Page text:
Normal Quantile plot, ideal case Normal Quantile plot of real data set

Figure 3: Normal Quantile plots of residual values: an ideal case with artificial data (left plot), and a more realistic plot from a test data set (right plot).
More problematic, however, is an apparent heteroscedasticity caused by a superposition of non-linear trends in the residuals for each combination of major effects, indicating that the first assumption is not satisfied (i.e. a linear model is not adequate for describing the data). All other plots on the 'Results' page are the residual plots for each specific array dye combination, and can be used to assess this problem. When obvious curvilinear trends are observed on these plots, remedial measures should be taken. The following figures (a few array dye combinations from our test data) illustrate this phenomenon.
model model

model model

Figure 4: A few detailed residual plots after analyzing the test data set. C indicates condition number, A indicates array number, D indicates dye number (Cy5=1 and Cy3=2 by default) and B indicates batch number.
Remark that the plots on the result page are all in jpeg format. It is possible, however, to study the plots in more detail on a separate page with plot applets. The applets allow for zooming in and out, rescaling the axes and printing of the individual plots.

Experimental design limitations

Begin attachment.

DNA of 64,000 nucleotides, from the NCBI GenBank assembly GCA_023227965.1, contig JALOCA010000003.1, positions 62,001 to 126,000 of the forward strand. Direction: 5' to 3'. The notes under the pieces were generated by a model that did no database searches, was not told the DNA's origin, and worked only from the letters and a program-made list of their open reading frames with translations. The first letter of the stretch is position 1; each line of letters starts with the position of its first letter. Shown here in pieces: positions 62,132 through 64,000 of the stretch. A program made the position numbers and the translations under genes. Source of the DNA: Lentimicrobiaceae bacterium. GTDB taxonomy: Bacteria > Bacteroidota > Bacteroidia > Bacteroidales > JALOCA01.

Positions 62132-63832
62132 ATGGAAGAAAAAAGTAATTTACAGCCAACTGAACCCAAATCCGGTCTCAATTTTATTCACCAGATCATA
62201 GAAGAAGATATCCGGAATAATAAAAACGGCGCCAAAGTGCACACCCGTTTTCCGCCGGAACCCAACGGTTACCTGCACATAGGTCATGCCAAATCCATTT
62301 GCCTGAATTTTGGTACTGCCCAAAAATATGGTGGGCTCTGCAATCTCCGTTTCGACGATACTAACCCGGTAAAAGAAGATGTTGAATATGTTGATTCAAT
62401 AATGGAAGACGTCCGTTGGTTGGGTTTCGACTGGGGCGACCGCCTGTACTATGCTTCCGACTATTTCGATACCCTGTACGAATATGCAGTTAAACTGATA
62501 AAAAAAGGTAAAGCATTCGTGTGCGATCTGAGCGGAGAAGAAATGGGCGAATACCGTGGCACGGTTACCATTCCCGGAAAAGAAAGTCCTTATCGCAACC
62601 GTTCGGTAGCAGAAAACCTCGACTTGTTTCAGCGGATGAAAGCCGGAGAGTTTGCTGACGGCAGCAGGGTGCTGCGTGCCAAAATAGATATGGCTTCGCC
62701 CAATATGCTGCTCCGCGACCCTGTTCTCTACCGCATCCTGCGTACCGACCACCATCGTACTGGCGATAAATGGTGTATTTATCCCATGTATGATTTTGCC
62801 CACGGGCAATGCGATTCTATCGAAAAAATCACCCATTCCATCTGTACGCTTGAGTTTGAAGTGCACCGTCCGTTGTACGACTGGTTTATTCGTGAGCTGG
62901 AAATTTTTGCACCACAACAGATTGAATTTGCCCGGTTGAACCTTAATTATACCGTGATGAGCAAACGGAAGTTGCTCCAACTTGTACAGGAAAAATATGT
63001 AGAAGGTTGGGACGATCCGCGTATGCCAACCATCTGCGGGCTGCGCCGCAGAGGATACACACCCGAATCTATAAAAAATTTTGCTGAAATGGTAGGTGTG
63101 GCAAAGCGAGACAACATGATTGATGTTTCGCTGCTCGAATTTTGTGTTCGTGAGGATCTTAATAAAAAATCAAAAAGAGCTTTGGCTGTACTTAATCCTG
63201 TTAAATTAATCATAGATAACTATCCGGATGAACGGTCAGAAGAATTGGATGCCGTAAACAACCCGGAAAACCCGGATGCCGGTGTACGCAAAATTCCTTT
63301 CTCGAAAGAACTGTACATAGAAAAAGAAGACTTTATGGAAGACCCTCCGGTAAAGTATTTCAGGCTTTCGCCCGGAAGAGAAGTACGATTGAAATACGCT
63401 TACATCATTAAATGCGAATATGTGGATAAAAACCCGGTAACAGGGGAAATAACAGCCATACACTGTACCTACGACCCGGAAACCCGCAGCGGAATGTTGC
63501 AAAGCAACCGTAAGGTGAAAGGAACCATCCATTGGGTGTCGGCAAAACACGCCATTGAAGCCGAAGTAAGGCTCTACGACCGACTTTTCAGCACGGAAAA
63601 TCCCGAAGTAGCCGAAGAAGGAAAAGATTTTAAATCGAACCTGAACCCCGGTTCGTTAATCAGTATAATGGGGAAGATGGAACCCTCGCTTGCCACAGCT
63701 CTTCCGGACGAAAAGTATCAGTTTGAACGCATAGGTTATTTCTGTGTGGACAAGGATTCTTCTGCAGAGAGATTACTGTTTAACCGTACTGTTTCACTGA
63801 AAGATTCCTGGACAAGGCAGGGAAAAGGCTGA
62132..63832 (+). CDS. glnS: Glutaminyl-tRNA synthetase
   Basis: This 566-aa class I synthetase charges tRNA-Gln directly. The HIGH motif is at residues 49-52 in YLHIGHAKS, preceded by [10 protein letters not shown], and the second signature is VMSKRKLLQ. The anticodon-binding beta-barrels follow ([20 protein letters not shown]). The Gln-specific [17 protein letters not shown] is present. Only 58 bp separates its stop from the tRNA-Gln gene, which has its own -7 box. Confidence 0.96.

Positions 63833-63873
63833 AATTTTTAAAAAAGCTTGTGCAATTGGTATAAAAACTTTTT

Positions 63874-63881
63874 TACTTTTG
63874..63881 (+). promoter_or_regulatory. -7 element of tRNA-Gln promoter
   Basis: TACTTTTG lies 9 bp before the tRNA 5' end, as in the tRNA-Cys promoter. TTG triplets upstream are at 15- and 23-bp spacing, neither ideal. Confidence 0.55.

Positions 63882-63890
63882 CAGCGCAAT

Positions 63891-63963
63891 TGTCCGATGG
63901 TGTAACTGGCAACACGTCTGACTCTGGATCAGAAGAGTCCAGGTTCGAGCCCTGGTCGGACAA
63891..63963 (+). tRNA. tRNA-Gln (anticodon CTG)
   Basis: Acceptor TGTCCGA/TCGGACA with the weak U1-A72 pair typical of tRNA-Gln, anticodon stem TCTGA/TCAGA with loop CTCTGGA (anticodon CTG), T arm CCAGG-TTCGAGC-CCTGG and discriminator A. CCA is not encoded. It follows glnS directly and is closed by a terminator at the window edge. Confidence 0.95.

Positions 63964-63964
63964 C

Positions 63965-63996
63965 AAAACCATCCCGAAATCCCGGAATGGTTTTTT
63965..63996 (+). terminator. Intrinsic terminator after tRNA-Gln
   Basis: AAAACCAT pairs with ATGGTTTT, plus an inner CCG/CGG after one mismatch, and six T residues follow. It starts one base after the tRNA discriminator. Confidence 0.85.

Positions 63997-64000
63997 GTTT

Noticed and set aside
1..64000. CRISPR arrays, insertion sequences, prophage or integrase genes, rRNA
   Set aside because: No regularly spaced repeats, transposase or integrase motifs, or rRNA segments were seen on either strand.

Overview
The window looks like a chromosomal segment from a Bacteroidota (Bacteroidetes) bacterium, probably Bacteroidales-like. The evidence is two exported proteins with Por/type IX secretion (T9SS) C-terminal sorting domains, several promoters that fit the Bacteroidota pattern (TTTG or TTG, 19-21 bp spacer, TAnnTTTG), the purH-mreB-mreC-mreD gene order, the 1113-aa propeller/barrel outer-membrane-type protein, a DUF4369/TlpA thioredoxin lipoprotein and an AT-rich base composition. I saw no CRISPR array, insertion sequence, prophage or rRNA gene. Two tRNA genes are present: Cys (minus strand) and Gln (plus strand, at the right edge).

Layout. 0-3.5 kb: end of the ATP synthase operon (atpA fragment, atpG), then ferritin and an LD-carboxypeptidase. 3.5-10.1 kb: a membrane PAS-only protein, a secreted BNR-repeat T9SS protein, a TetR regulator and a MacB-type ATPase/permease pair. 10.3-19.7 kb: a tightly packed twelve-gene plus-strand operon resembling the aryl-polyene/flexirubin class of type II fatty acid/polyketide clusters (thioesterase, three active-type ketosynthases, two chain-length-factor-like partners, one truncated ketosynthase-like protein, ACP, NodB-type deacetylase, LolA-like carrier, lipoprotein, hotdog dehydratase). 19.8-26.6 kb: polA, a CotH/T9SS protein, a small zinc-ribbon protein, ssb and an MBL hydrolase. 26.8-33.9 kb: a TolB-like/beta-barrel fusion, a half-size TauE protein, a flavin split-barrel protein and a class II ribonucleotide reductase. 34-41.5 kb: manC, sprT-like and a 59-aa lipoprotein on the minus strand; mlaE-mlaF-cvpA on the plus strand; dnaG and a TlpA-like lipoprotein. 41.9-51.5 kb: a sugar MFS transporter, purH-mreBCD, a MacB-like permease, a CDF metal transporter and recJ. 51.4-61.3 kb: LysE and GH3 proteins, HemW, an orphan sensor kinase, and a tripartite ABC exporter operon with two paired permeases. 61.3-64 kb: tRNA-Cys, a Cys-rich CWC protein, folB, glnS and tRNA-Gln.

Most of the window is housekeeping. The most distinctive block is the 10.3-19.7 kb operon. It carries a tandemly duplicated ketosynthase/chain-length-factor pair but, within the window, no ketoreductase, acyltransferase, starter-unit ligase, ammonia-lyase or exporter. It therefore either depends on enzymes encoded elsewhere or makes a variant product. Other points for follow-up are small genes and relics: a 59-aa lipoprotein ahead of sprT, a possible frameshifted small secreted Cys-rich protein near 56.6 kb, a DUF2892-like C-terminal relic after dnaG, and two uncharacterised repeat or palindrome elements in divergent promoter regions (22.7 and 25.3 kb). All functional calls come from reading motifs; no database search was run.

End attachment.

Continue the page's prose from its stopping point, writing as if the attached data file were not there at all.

By using the above model, it is technically possible to normalize any type of experimental design. This does not imply however, that the quality of the normalization results is independent of the experimental design. In general, the more replicates are measured for each gene-condition combination, the better the estimated ANOVA parameters will be (which is not necessarely expressed through a low error sum of squares!). This follows naturally from the fact that each expression effect (the effect of interest, the condition-affected change in intensity for each gene) is calculated from all measurements of a single gene-condition combination (after being corrected for the other experimental variations included in the model). As a rule of thumb, we would suggest that each gene-condition combination is meaured at least twice as to ensure a residual is obtained for each measurement (this is especially important when the residuals are later to be used as a statistical measure for e.g. selecting genes with significant change in expression). There are no strict regulations as to how these replications should be incorporated in the experimental design. However, in order to avoid partial confounding of effects, it may be wiser to ensure that experimental sources of variation are different from one replicate to the next. For instance, a dye swap experiment (replicates measured on different array and in different dye) may be more informative than simply repeating all measurements on a different array (same dye) or multiple spotting on the same array (same array, same dye).